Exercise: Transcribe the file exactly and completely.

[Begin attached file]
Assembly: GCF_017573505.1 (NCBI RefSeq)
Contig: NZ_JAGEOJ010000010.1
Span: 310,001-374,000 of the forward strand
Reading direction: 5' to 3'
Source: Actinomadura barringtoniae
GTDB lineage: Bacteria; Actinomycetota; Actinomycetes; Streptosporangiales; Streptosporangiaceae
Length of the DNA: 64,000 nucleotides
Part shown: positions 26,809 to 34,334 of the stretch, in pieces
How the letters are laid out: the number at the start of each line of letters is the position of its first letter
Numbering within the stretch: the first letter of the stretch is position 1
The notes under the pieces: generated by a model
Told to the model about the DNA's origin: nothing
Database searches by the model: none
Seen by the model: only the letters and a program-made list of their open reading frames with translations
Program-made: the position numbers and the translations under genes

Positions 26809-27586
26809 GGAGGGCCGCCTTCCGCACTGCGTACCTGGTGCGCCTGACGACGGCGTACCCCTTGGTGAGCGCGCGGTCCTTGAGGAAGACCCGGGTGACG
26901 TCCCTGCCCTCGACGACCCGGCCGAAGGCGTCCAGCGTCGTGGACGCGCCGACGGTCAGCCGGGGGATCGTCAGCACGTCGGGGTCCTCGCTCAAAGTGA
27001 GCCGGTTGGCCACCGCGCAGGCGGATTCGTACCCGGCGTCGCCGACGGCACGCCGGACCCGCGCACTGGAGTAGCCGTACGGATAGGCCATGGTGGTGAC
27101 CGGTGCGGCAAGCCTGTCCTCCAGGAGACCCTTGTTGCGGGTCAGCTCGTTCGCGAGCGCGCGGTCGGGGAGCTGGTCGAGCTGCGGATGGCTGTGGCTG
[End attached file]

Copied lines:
Assembly: GCF_017573505.1 (NCBI RefSeq)
Contig: NZ_JAGEOJ010000010.1
Span: 310,001-374,000 of the forward strand
Reading direction: 5' to 3'
Source: Actinomadura barringtoniae
GTDB lineage: Bacteria; Actinomycetota; Actinomycetes; Streptosporangiales; Streptosporangiaceae
Length of the DNA: 64,000 nucleotides
Part shown: positions 26,809 to 34,334 of the stretch, in pieces
How the letters are laid out: the number at the start of each line of letters is the position of its first letter
Numbering within the stretch: the first letter of the stretch is position 1
The notes under the pieces: generated by a model
Told to the model about the DNA's origin: nothing
Database searches by the model: none
Seen by the model: only the letters and a program-made list of their open reading frames with translations
Program-made: the position numbers and the translations under genes

Positions 26809-27586
26809 GGAGGGCCGCCTTCCGCACTGCGTACCTGGTGCGCCTGACGACGGCGTACCCCTTGGTGAGCGCGCGGTCCTTGAGGAAGACCCGGGTGACG
26901 TCCCTGCCCTCGACGACCCGGCCGAAGGCGTCCAGCGTCGTGGACGCGCCGACGGTCAGCCGGGGGATCGTCAGCACGTCGGGGTCCTCGCTCAAAGTGA
27001 GCCGGTTGGCCACCGCGCAGGCGGATTCGTACCCGGCGTCGCCGACGGCACGCCGGACCCGCGCACTGGAGTAGCCGTACGGATAGGCCATGGTGGTGAC
27101 CGGTGCGGCAAGCCTGTCCTCCAGGAGACCCTTGTTGCGGGTCAGCTCGTTCGCGAGCGCGCGGTCGGGGAGCTGGTCGAGCTGCGGATGGCTGTGGCTG